About the Author…
Aliette de Bodard is an award-winning speculative fiction writer. She is of French/Vietnamese descent, born in the USA, and grew up in Paris. French is her mother-tongue, but she writes in English.
She studied in Paris in a prep course for the competitive exams which would enable her to enter an engineering school. After two years of intensive classes, Aliette was admitted into Ecole Polytechnique, one of France’s top engineering schools. During her class préparatoire, she started writing regularly, which enabled her to find a distraction from science. She completed two novels during her studies.
Halfway through Ecole Polytechnique, she started writing short stories instead of novels, in order to improve faster–and went on writing those after she graduated.
In June 2006, Aliette attended Orson Scott Card’s Literary Bootcamp, which enabled her to sharpen her skills, as well as come back with a wealth of information about the craft and the business of writing.
Her writing took off after she won the Writers of the Future contest and got picked out of Interzone‘s slushpile by the inimitable Jetse de Vries; this marked the beginning of a growing number of sales, out of which several were made to semi-professional or professional markets. She was able to join SFWA as an Active Member in 2008, and became a finalist for the John W. Campbell Award for Best New Writer in 2009, narrowly losing to David Anthony Durham.
Her first novel, Servant of the Underworld sold to HarperCollins imprint Angry Robot following a lucky break involving an agent, an editor and a delayed flight (see full story here at the Angry Robot website).
About the Narrator…
Amy Robinson is a trained professional voice actress. After spending years doing amateur theatre and countless hours creating back stories and unique voices for each D&D character she rolled up while playing with friends, she decided it was time to take the leap into professional acting. She sought out further voiceover training with experts and agents alike, and continues to sharpen her skills by attending workshops with industry pros like Rob Paulsen (Yakko Warner and Pinky from Pinky and the Brain) and Bob Bergen (Porky Pig). She has voiced several hidden object games for European game company, Artifex Mundi, including both of the “Nightmares From The Deep” titles, and numerous commercials, and e-learning projects as well.
by Aliette de Bodard
In the morning, you’re no longer quite sure who you are.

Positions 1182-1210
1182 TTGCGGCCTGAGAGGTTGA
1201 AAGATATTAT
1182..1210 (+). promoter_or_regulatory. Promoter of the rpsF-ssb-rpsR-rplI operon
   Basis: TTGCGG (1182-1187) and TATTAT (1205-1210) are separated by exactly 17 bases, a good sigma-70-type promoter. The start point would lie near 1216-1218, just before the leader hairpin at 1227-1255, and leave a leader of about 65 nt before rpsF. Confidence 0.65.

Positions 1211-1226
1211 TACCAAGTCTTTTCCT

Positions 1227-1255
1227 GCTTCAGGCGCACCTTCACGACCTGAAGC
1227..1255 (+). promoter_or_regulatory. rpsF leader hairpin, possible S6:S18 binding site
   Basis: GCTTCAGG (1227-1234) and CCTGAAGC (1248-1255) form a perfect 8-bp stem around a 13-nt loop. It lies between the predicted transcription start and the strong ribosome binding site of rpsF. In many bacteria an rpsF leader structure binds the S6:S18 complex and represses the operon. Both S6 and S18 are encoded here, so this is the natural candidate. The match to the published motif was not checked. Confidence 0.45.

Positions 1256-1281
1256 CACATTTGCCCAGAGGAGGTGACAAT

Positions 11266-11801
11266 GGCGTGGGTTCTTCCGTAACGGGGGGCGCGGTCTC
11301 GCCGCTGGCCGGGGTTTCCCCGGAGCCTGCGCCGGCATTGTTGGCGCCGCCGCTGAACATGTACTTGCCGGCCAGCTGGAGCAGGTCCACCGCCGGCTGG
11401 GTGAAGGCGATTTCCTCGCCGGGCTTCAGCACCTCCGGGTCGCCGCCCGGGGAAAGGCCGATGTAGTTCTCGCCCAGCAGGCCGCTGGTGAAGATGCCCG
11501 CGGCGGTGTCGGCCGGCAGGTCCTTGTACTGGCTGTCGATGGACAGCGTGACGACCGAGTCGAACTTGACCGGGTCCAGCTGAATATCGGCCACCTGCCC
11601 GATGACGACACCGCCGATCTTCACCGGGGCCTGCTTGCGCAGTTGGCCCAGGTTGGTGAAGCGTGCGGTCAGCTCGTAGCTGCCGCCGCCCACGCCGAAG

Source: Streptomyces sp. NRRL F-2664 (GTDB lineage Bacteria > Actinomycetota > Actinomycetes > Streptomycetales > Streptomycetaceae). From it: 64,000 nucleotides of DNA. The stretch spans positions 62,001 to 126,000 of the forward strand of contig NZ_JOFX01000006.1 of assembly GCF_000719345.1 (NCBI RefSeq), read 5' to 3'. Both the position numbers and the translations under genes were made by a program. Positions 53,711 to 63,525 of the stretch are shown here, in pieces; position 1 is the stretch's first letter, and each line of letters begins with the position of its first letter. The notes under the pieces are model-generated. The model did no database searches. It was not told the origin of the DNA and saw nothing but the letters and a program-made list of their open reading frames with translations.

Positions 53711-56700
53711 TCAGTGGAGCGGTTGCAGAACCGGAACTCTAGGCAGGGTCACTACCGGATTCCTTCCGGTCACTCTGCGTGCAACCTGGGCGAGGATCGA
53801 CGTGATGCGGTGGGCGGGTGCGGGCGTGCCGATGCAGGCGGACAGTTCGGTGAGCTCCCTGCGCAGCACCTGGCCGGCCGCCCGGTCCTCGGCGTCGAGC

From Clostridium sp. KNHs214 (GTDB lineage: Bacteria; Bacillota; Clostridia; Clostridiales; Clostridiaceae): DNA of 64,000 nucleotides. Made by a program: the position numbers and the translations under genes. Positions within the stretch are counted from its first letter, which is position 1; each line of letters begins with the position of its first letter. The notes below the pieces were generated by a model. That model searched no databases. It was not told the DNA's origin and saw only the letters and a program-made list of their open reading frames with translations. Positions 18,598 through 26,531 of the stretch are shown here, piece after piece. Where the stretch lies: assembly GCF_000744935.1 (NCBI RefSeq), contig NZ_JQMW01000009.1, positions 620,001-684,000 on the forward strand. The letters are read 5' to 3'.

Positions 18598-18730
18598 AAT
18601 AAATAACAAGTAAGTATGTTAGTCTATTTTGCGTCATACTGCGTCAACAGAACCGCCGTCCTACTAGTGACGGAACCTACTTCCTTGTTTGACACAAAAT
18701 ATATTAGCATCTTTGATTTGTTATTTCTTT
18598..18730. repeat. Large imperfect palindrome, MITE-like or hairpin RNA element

You stand in front of the mirror–it shifts and trembles, reflecting only what you want to see–eyes that feel too wide, skin that feels too pale, an odd, distant smell wafting from the compartment’s ambient system that is neither incense nor garlic, but something else, something elusive that you once knew.
You’re dressed, already–not on your skin, but outside, where it matters, your avatar sporting blue and black and gold, the stylish clothes of a well-traveled, well-connected woman. For a moment, as you turn away from the mirror, the glass shimmers out of focus; and another woman in a dull silk gown stares back at you: smaller, squatter and in every way diminished–a stranger, a distant memory that has ceased to have any meaning.
Quy was on the docks, watching the spaceships arrive. She could, of course, have been anywhere on Longevity Station, and requested the feed from the network to be patched to her router–and watched, superimposed on her field of vision, the slow dance of ships slipping into their pod cradles like births watched in reverse. But there was something about standing on the spaceport’s concourse–a feeling of closeness that she just couldn’t replicate by standing in Golden Carp Gardens or Azure Dragon Temple. Because here–here, separated by only a few measures of sheet metal from the cradle pods, she could feel herself teetering on the edge of the vacuum, submerged in cold and breathing in neither air nor oxygen. She could almost imagine herself rootless, finally returned to the source of everything.
Most ships those days were Galactic–you’d have thought Longevity’s ex-masters would have been unhappy about the station’s independence, but now that the war was over Longevity was a tidy source of profit. The ships came; and disgorged a steady stream of tourists–their eyes too round and straight, their jaws too square; their faces an unhealthy shade of pink, like undercooked meat left too long in the sun. They walked with the easy confidence of people with immersers: pausing to admire the suggested highlights for a second or so before moving on to the transport station, where they haggled in schoolbook Rong for a ride to their recommended hotels–a sickeningly familiar ballet Quy had been seeing most of her life, a unison of foreigners descending on the station like a plague of centipedes or leeches. (Continue Reading…)